With Nerlens Noel’s shot-blocking (three swats), Kyle Wiltjer’s 3-pointers and Archie Goodwin’s penetration (16 points), the Wildcats amassed a 53-38 lead midway through the second half (Maryland started the game 2-for-11). Game. Set. Match. Nope.

Maryland bounced back with a 15-0 run that suggested it’s not going to be a pushover in the ACC. Alex Len looked like a lottery pick (23 points, 12 rebounds). Wells (2-for-12), however, struggled. But the Terrapins were tougher than Kentucky (23-12 edge in offensive rebounds). And there multiple moments when the Wildcats looked like a young, inexperienced team. But they were mature enough to hold on for the win. Kentucky led 70-69 with 7.7 seconds to play before Polson hit two free throws. Maryland’s Pe’Shon Howard missed a 3-pointer at the buzzer. Nice game. Jay-Z should be proud.

Here’s what we learned: Len and Wiltjer are stars. Their respective teams will count on their continued production all year. And if they produce at a level comparable to their efforts on Friday, then both programs will thrive. Len takes a lot of pressure off his teammates with his effectiveness inside. Wiltjer is 6-foot-10 with range (4-for-6 from 3-point-line line). How do you guard that?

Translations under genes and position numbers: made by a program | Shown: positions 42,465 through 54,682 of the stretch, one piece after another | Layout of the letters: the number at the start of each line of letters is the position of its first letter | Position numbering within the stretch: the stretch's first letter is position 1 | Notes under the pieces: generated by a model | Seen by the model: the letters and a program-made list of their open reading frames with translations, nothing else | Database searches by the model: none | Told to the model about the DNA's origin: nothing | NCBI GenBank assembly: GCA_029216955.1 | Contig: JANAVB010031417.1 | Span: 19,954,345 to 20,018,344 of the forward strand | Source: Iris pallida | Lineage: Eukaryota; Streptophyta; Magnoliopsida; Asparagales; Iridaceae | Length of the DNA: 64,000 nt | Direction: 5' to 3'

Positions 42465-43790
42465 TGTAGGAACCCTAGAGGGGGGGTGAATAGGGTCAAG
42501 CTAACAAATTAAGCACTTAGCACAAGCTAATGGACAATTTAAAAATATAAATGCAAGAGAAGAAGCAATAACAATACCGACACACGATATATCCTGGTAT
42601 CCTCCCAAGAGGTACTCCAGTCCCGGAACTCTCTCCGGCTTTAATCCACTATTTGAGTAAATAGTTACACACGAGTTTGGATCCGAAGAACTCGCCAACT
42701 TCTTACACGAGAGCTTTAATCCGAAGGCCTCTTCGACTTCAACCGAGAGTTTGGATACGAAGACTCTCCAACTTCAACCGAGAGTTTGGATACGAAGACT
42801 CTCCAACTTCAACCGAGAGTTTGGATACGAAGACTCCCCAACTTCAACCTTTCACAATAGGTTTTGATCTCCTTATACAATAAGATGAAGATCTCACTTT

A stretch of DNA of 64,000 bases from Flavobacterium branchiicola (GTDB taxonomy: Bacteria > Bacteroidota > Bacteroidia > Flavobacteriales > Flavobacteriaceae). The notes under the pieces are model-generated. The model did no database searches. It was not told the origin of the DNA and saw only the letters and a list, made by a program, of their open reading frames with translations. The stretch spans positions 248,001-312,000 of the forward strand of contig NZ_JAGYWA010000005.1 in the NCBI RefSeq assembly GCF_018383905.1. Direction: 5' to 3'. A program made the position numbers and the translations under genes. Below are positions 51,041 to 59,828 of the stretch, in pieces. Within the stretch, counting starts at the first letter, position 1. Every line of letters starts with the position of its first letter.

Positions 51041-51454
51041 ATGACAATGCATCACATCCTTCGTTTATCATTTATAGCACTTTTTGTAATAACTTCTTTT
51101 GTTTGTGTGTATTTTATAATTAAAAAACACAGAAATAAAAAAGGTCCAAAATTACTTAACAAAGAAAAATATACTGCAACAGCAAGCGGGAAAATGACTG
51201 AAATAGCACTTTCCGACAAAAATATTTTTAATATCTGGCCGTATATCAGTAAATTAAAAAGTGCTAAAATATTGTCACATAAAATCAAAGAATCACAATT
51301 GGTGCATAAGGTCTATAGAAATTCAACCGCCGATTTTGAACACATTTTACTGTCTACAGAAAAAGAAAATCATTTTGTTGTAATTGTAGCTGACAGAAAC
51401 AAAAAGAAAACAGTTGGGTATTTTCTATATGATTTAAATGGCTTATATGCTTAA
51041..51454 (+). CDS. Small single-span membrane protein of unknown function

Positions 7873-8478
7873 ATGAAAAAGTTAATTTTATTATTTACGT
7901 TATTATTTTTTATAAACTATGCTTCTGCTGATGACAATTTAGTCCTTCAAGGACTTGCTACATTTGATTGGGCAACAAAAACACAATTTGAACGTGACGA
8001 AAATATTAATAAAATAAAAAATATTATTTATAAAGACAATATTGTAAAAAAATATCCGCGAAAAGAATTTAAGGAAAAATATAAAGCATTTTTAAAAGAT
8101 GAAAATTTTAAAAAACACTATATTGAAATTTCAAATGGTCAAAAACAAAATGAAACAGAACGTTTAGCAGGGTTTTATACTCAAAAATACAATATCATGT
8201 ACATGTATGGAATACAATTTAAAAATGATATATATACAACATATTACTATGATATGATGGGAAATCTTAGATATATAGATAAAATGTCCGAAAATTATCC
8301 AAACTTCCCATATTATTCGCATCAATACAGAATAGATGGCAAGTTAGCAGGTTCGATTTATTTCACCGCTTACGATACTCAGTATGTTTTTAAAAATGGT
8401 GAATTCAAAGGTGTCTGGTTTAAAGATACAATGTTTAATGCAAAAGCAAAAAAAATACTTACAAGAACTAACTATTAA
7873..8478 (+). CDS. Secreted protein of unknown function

The aircraft-carrier cancellations: Games on boats make a lot of sense. Until they don’t. This year’s Carrier Classic between Ohio State and Marquette seemed like a great idea. Michigan State and North Carolina started the 2011-12 season on a ship. Why not do it again? And why stop at one ship? The Marquette-Ohio State matchup on the USS Yorktown in Charleston, S.C., was one of a handful of scheduled games on watercrafts.

Carrier Classic
Condensation on the court aboard the USS Yorktown made things unsafe for Ohio State and Marquette.
But a condensation problem turned the court into an ice rink. The chaotic scene played out on NBC Sports Network as players, coaches and servicemen used towels to dry the floor. But they couldn’t stop the moisture from resurfacing. Citing the potential safety risk, game officials ultimately canceled the game. It will not be rescheduled.

It was an important matchup for both squads. There are major questions for each team. Marquette lost so much talent from last season and earlier this week, Todd Mayo was deemed academically ineligible. Ohio State was set to compete for the first time with a new nucleus sans Jared Sullinger and William Buford. But now they’ll both wait to play their first games of the year on Sunday, when Marquette plays Colgate and Ohio State faces Albany.

And that was just the first game of the night that was canceled due to condensation. Georgetown’s matchup against No. 10 Florida was called after halftime (the Gators led 27-23) because game officials had similar issues with a slippery floor aboard the USS Bataan in Jacksonville, Fla.

We might have just witnessed the end of the game-on-a-ship era. So if you like outdoor basketball, make sure to savor Syracuse-San Diego State on Sunday.

A few more observations from games that actually did happen on Friday ...